On October 21, 1967, an estimated crowd of 100,000 gathered by the Lincoln Memorial in Washington to protest the Vietnam War and march on the Pentagon. Organized by the National Mobilization Committee to End the War in Vietnam, the demonstration was the first major national protest against the Vietnam War. Along with the signs, chants, and other hallmarks of an anti-war demonstration, activists Abbie Hoffman, Allen Ginsberg, Ed Sanders, and Jerry Rubin planned an exorcism designed to raise the Pentagon off its foundation and put an end to the war. While the exorcism was mostly designed as political theater, the group purportedly met with officials from the General Services Administration and obtained permission to attempt a three-foot levitation (reduced dramatically from their original plan of 300 feet). The group also planned to use an airplane to drop a multitude of daisies on the Pentagon. They were foiled by the FBI at the airport, but the daisies played a part in creating one of the most iconic images of the late 1960s–that of a young protester placing a flower into the barrel of a National Guardsman’s rifle. By the end of the protest, the Pentagon remained firmly on its foundation, nearly 700 protesters had been jailed, and dozens were hospitalized. While it would be nearly seven years until the end of fighting in Vietnam, the march on the Pentagon had a lasting impact on public discussions surrounding the war. In its contemporary assessment of the events, the Universal News narration straddles the political line, saying that both sides ended up as losers.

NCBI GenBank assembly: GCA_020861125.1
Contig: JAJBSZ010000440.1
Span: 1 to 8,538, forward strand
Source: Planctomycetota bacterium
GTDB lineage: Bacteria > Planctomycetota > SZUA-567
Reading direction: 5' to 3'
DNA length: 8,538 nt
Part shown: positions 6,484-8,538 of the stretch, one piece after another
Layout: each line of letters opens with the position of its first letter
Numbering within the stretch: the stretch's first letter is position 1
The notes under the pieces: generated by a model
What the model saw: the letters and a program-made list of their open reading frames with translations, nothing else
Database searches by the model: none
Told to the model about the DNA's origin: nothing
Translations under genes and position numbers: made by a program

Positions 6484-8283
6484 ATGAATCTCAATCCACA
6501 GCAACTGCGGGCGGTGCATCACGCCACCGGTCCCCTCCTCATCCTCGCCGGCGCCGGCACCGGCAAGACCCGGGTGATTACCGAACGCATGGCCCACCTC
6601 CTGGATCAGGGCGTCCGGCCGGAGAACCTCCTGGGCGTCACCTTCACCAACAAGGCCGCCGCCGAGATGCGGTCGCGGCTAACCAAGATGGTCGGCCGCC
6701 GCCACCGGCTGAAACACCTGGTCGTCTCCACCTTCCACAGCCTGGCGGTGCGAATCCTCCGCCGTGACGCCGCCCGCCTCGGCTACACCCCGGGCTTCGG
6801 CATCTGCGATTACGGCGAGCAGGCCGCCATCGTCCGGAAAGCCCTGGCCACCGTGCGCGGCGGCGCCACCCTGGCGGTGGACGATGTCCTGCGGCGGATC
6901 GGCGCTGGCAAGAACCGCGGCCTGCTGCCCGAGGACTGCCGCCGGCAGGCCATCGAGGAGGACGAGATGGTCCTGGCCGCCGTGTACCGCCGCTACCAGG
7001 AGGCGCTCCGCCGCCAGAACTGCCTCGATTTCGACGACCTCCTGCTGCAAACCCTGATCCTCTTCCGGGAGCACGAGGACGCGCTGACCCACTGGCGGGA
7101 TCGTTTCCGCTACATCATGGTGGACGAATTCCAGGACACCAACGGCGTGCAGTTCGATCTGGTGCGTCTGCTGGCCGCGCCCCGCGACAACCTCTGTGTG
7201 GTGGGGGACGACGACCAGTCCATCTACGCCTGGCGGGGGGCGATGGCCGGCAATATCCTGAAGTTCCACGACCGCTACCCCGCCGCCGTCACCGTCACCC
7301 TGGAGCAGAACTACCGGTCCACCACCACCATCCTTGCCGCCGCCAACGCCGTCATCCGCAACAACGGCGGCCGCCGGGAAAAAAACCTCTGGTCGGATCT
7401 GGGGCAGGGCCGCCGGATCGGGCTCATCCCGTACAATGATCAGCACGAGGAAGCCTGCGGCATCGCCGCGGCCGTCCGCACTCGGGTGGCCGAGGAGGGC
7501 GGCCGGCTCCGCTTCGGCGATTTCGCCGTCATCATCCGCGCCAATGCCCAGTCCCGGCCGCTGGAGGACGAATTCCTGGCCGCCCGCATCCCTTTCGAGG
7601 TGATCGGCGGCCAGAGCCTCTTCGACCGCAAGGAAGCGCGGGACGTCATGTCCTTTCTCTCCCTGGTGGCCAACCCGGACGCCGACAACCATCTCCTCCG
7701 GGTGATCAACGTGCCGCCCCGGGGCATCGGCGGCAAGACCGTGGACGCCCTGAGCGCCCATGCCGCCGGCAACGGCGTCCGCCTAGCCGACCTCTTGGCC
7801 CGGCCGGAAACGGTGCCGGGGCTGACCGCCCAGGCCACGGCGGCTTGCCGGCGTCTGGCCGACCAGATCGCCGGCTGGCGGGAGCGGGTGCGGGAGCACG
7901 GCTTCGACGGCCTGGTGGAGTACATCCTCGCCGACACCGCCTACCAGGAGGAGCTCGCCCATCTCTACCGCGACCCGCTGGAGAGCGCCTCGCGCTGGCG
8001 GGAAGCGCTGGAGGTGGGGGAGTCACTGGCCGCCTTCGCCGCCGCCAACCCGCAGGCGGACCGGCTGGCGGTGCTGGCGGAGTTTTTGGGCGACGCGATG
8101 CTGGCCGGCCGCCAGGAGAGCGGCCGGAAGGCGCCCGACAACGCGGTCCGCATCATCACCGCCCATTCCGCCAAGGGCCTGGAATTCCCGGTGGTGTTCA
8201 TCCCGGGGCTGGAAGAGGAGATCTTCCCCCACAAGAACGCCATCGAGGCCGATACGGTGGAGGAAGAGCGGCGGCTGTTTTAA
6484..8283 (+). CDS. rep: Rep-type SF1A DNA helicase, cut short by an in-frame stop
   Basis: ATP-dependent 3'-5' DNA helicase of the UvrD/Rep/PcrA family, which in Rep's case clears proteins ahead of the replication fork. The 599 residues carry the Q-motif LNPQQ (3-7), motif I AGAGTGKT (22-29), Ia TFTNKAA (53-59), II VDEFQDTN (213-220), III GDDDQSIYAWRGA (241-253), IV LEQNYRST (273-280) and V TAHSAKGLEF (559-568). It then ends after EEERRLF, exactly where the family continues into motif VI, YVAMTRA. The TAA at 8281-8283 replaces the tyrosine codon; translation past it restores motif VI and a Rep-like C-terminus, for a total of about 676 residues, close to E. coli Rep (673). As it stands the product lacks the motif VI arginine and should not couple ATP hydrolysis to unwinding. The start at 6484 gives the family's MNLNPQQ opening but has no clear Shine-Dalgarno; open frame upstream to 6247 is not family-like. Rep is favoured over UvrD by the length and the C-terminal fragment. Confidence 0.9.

From the release sheet:
WASH, D.C. DEMO– Violence at the Pentagon, more than six-hundred persons arrested, and the general feeling that everyone lost are the parts and sum of a two-day anti-Vietnam-War demonstration in the nation’s capital.
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About the Universal Newsreel Collection at NARA:
The Universal Newsreel Collection is one of the most used motion picture collections at the National Archives and Records Administration. Universal Newsreels were shown in movie theaters twice a week, from 1929 until 1967, and covered a wide range of American life and history during that time period. Each release usually contained five to seven stories averaging two minutes in length.
In 1974, Universal deeded its edited newsreel and outtake collection to the United States through the National Archives (NARA), and did not place any copyright restrictions on its use (some stories may contain other underlying intellectual property or proprietary use rights).
While Universal disposed of many of the soundtracks, leaving the newsreels incomplete, supplementary material like scripts, shot lists, and event programs can be found in the production files, available for research at Archives II in College Park, Maryland.